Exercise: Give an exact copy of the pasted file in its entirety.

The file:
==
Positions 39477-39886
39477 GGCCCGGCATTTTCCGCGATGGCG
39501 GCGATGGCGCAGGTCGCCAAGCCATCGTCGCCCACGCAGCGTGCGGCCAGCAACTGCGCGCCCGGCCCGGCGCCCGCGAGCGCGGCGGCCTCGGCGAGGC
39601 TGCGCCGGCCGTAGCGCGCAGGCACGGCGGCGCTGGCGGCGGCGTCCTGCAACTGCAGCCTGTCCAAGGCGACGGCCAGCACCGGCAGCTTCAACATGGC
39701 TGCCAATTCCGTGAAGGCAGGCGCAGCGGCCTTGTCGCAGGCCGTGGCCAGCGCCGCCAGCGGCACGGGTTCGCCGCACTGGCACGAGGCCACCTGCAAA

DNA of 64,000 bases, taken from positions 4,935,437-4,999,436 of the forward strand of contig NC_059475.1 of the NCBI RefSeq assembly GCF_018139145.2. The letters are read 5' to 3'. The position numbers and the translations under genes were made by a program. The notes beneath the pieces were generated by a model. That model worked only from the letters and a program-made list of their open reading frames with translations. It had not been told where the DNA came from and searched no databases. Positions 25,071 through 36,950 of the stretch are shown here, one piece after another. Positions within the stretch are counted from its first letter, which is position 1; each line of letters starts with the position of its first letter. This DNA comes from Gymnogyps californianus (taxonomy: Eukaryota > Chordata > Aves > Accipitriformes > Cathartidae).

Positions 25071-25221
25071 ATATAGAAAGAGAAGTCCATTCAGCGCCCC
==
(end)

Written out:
Positions 39477-39886
39477 GGCCCGGCATTTTCCGCGATGGCG
39501 GCGATGGCGCAGGTCGCCAAGCCATCGTCGCCCACGCAGCGTGCGGCCAGCAACTGCGCGCCCGGCCCGGCGCCCGCGAGCGCGGCGGCCTCGGCGAGGC
39601 TGCGCCGGCCGTAGCGCGCAGGCACGGCGGCGCTGGCGGCGGCGTCCTGCAACTGCAGCCTGTCCAAGGCGACGGCCAGCACCGGCAGCTTCAACATGGC
39701 TGCCAATTCCGTGAAGGCAGGCGCAGCGGCCTTGTCGCAGGCCGTGGCCAGCGCCGCCAGCGGCACGGGTTCGCCGCACTGGCACGAGGCCACCTGCAAA

DNA of 64,000 bases, taken from positions 4,935,437-4,999,436 of the forward strand of contig NC_059475.1 of the NCBI RefSeq assembly GCF_018139145.2. The letters are read 5' to 3'. The position numbers and the translations under genes were made by a program. The notes beneath the pieces were generated by a model. That model worked only from the letters and a program-made list of their open reading frames with translations. It had not been told where the DNA came from and searched no databases. Positions 25,071 through 36,950 of the stretch are shown here, one piece after another. Positions within the stretch are counted from its first letter, which is position 1; each line of letters starts with the position of its first letter. This DNA comes from Gymnogyps californianus (taxonomy: Eukaryota > Chordata > Aves > Accipitriformes > Cathartidae).

Positions 25071-25221
25071 ATATAGAAAGAGAAGTCCATTCAGCGCCCC